Living life on 2 wheels


Azalea R. Bolton - Storyteller



Back when I was a child, it seemed as if my brothers and I lived on our bicycles. We rode them to school and back and all around the neighborhood. After we got home from school, our friends from down the street, Joe and Barbara, would ride their bikes over and we’d all take off like birds that had just been released from their cage.

On the next street over from ours, there was an area where we loved to go and ride. There was a pretty deep ditch there and we made it into a bicycle playground. We made trails in and out of that ditch where we played follow the leader on our bikes. We even placed some boards across the top of the ditch and we’d ride across them as fast as we could. We also took some boards and made jumps and we’d sail up, up into the air to see who could jump the highest. We even got so we’d jump up as free as birds and sail right across that wide ditch.

There was no way, though, that we told our parents about our biker’s paradise which we had built just one street over. Years later, however, when we were all sitting around talking, my brothers and I reminisced about how much fun we’d had jumping our bikes across that ditch. Mom said, “If I’d had any idea you kids were doing that, I wouldn’t have let you out of my sight.” It sounds like it was a good thing she didn’t know, because we would have really missed out on some good times if she had.

I guess it was a good thing that we never had a major accident while riding at the ditch. I think Mom was used to minor accidents like skinned knees, stubbed toes, and cuts and bruises — but something that required stitches might have taken some explaining that we didn’t want to have to do.

A bicycle accident that I do remember happened almost in front of our house. We were all racing along and our dog, Blackey, shot right across in front of my brother, Mike. Mike slammed on his brakes as quick as he could. He managed to slow enough so he barely hit Blackey, but couldn’t stop himself from shooting right over the handle bars. He hit the pavement on his hands and knees and then his face hit. I can assure you it was not a pretty sight. The pavement peeled the skin off his hands and knees and he also had a big gash right over his eye that was bleeding pretty badly.

Of course, one of us ran into the house to get Mom and she took one look and said he needed to go to the emergency room. He ended up with several stitches over his eye and had some really sore hands and knees for several days. I’m sure most of us have had skinned hands and knees at some time or the other in our lives. If you haven’t experienced that yourself, then you’ve probably led a very sheltered life and just didn’t realize it. I know I’ve had more than my share of skinned knees brought on by such activities as getting knocked off of second base while playing softball and getting thrown off of a horse when he backed into an electric fence. Fun, fun stuff!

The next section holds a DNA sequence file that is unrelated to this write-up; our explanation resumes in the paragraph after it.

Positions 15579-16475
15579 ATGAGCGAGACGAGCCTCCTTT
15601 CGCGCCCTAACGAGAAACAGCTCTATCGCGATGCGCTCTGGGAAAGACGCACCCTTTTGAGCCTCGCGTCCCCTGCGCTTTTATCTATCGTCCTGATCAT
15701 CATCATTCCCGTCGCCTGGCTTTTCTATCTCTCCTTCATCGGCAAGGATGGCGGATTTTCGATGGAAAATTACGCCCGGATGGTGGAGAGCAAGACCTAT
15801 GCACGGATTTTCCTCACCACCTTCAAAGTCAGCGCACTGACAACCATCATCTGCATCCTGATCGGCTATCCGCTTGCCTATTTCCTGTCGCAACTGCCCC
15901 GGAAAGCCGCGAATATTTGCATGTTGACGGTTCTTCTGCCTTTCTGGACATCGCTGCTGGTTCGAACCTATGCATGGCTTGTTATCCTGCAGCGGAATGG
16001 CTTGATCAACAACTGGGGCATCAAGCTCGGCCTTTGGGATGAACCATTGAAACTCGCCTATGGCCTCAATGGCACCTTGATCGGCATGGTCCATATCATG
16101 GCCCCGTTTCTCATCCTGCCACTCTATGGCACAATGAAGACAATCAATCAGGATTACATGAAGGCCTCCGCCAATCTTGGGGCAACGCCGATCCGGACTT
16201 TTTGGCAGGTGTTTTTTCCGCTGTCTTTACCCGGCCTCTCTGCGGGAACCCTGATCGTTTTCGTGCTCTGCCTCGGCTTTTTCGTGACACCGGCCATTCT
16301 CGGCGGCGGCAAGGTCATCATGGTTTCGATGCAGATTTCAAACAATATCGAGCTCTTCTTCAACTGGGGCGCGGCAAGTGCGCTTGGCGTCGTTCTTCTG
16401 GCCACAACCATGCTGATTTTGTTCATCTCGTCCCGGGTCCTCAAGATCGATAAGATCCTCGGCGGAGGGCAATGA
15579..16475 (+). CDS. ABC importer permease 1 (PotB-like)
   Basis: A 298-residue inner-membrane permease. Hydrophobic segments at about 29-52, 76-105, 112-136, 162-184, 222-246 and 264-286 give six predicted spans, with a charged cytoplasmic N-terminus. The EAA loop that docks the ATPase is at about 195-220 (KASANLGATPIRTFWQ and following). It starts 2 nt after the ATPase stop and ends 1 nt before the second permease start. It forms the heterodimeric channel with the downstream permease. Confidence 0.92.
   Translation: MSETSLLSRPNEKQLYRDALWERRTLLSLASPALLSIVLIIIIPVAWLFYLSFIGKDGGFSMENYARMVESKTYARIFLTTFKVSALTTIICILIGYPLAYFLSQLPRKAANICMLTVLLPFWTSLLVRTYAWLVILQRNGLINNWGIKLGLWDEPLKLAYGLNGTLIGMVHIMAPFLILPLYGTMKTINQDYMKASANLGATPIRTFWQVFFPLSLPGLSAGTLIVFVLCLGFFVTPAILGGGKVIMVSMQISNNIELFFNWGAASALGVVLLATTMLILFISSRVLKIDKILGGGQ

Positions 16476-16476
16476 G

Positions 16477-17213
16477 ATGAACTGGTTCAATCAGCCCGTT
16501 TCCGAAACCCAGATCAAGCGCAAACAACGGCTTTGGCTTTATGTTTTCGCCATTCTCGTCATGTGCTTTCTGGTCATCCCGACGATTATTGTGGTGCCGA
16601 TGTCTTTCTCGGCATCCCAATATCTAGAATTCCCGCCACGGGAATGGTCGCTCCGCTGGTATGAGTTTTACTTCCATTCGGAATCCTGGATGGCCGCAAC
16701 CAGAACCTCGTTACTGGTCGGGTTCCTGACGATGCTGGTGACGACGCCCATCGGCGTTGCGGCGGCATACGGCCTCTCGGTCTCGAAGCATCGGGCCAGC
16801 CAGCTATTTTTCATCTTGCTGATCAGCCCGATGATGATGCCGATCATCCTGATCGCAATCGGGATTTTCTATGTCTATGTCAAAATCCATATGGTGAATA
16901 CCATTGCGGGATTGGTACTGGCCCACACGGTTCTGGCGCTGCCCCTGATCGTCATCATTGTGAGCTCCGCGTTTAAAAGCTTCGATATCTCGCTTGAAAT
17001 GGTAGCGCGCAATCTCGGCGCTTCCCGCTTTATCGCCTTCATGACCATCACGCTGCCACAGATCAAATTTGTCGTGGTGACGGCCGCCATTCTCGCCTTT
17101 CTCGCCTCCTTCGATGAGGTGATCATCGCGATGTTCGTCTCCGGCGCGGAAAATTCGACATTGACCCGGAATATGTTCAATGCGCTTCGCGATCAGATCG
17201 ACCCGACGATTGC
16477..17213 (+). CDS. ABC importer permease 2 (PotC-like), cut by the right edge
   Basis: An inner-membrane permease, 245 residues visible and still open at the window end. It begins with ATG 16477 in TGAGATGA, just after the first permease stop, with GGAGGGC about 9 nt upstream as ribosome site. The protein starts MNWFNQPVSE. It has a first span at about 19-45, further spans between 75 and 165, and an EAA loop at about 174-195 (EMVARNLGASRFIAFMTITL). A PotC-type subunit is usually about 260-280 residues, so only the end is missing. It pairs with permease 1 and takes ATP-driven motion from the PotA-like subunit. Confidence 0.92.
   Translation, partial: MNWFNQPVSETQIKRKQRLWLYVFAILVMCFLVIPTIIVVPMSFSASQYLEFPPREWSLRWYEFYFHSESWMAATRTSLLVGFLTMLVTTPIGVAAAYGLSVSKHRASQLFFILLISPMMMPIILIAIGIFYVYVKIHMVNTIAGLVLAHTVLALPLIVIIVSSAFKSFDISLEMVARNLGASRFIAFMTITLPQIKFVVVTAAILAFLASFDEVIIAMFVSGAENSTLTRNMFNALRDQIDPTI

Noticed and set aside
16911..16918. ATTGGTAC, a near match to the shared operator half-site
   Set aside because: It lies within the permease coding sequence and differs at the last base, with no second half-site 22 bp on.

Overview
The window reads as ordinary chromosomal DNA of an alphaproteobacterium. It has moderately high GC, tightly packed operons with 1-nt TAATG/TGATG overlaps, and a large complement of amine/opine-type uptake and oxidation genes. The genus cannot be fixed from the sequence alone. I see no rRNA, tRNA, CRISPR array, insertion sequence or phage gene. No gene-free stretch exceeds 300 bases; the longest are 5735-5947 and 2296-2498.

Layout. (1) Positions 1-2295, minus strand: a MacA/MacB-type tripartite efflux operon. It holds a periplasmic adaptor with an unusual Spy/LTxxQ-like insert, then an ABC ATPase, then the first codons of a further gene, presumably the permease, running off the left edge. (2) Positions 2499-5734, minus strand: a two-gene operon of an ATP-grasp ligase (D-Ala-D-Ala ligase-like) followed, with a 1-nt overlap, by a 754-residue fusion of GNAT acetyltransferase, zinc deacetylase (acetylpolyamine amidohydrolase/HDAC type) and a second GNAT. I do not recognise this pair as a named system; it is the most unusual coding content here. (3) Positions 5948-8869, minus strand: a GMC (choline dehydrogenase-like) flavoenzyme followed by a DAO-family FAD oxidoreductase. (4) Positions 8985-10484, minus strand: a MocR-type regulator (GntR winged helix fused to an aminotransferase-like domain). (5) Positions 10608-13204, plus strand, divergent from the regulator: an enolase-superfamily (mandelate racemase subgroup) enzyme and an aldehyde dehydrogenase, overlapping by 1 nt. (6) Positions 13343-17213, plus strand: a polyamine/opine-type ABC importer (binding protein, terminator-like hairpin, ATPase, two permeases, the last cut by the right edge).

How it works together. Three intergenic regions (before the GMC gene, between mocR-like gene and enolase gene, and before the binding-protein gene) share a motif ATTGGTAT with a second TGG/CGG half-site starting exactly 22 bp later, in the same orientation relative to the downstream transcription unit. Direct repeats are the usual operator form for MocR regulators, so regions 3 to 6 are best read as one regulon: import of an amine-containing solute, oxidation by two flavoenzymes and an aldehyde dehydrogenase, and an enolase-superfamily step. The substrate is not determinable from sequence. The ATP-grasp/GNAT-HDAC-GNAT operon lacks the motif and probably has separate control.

By the time my family moved back to Richmond County from Lumberton, I felt like I had outgrown my little blue bicycle that I had ridden for so many miles. I can remember taking one of my brother’s bikes and pushing it over to a rock. I stepped up on the rock and then stepped off onto one of the pedals. Then I pushed the bike off as I swung my other leg over. I took off riding down the dirt road in front of the house but I had to sit on the metal bar instead of the seat to be able to reach the pedals. I was so, so proud of myself as I rode along, up high on that bike, looking down at the world below. I can assure you I really thought I was something.

I didn’t even have another bicycle of my own until years later. After we had been married for several years, my husband bought me a brand new ladies’ bike for my birthday. It was blue just like that little small bike I had gotten for Christmas when I was 6 years old. I found I still loved that feeling I got as I rode it along. There’s nothing like the feel of the wind in your hair as you speed along watching the world fly by. Over the years, however, I found I rode it less and less as my life got busier and busier. I still have that blue bicycle today but the frame has almost rusted away and the tires are flat and dry-cracked.

I can’t help but think about how wonderful it would be to go back in time and speed along again on my little blue bicycle, with the wind blowing through my hair and my brothers and my friends riding all around me. We’d all be trying to outrun the other and we’d be laughing and talking, without a care in the world!

Azalea R. Bolton is a resident of Richmond County, member of the Story Spinners of Laurinburg, member of the Richmond and Anson County Historical Societies, and co-author of the newly released book, “Just Passing Time Together.”

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Azalea R. Bolton

Storyteller

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